I am living your daydream

Posted by Fred Frailey
on Wednesday, May 26, 2010

My wife says I’m crazy. She doesn’t actually say that. What she says, when I tell her this afternoon that I had reached eastern Illinois, is, “I’m just glad I’m not with you.” That’s a woman’s way of saying you’re crazy. Let’s examine that idea. Where is Cathie when she says this? In hot, steamy Boca Raton, Fla., during day two of a three-day corporate meeting. People gather at 7:30 a.m. and meet uninterrupted until 5:30 p.m., then re-gather at 6 for cocktails before dinner that lasts until 9. After that, they reply to the day’s emails in their rooms and collapse in exhaustion. And she says I’m crazy.
Those of you reading this, who still labor at fulltime jobs, let me ask: How often do you stop whatever it is you are doing and daydream, wishing you were on the open road, maybe one that hews closely to a busy railroad (this is, after all, Better yet, you daydream that you’re on that open road over several days, beside several busy railroads? In your daydreams, you know where you’re going, but are propelled in your revelries by only a vague urgency of getting there. That’s me.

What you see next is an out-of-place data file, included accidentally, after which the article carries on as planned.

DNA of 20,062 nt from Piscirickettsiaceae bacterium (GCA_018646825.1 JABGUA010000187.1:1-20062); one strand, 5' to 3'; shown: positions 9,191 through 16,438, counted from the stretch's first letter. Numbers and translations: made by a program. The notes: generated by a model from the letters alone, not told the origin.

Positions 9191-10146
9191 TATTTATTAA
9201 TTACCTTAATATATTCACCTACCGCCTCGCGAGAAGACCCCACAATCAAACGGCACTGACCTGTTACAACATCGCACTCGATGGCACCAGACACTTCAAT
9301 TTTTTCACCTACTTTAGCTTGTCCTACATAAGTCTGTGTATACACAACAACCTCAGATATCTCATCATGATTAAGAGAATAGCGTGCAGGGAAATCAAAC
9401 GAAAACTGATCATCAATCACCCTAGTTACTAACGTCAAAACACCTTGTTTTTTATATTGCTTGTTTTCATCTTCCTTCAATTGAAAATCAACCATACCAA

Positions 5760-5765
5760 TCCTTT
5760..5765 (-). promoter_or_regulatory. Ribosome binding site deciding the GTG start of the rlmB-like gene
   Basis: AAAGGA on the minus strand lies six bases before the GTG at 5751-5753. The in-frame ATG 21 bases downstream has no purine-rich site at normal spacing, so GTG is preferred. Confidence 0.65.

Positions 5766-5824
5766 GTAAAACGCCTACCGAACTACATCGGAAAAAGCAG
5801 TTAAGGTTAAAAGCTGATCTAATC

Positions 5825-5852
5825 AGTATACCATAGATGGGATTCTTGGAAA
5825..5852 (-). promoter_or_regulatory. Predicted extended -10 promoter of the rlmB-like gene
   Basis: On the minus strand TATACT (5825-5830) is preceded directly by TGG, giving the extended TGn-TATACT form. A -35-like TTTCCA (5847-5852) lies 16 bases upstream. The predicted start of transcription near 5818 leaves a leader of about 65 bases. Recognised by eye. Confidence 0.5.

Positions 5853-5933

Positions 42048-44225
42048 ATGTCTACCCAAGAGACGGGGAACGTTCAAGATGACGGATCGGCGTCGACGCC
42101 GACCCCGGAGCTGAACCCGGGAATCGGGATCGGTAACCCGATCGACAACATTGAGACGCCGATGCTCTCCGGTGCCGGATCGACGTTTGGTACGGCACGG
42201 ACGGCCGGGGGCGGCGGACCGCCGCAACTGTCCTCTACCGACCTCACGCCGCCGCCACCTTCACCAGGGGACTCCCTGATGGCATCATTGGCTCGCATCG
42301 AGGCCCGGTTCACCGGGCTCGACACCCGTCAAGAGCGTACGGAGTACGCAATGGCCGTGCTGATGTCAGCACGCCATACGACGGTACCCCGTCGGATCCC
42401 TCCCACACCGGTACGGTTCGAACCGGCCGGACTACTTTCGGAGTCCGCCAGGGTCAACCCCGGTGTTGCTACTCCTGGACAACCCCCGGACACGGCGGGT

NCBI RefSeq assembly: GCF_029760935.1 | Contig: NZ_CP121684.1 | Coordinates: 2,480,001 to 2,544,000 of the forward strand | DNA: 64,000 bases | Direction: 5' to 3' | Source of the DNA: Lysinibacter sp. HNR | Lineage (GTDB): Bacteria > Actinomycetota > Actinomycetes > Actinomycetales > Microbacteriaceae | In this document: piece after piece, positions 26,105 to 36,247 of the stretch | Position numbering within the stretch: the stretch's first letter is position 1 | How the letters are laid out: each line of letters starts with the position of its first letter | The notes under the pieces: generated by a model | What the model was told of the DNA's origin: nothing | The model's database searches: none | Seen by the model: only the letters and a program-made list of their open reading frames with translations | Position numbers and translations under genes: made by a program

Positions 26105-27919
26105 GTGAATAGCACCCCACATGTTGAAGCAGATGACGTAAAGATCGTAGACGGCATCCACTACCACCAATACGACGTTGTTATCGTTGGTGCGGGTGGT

I am living your daydream. This is the fourth time in 10 months I’ve driven this Dodge Durango between Virginia and Colorado; the first time, I stretched the trip over nine days. Confession: Almost three of those days were spent in Las Vegas, N.M., while the Durango got a new transmission. Beware of potholes. But I digress.
I leave our home near Washington, D.C., at 4:05 p.m. yesterday, just as Amtrak’s Capitol Limited pulls out of Union Station. Beltway traffic delays me half an hour, but I overtake the Capitol on Interstate 70 and give it a roll-by going through Hancock, Md., at 6:25 p.m. Then I greet the train as it enters Cumberland, Md., an hour later, having already opened the curtains of my sixth-floor Holiday Inn room that overlooks the CSX tracks and Amtrak station. The sounds of freight trains interrupt my sleep all night. I don’t mind a bit. Remember, I’m crazy.
Today is Cumberland to Effingham, Ill., the boring part, 599 miles of Interstate 70 and connecting roads. I survive the ordeal — I define an ordeal as any long trip devoid of trains to watch — by listening to discs 1 through 9 of a detective thriller. Three discs to go tomorrow, by which time I should be in central Missouri, about to intersect BNSF Railway’s Chicago-Kansas City segment of the Transcon.
I’ll let you know how it goes. — Fred W. Frailey

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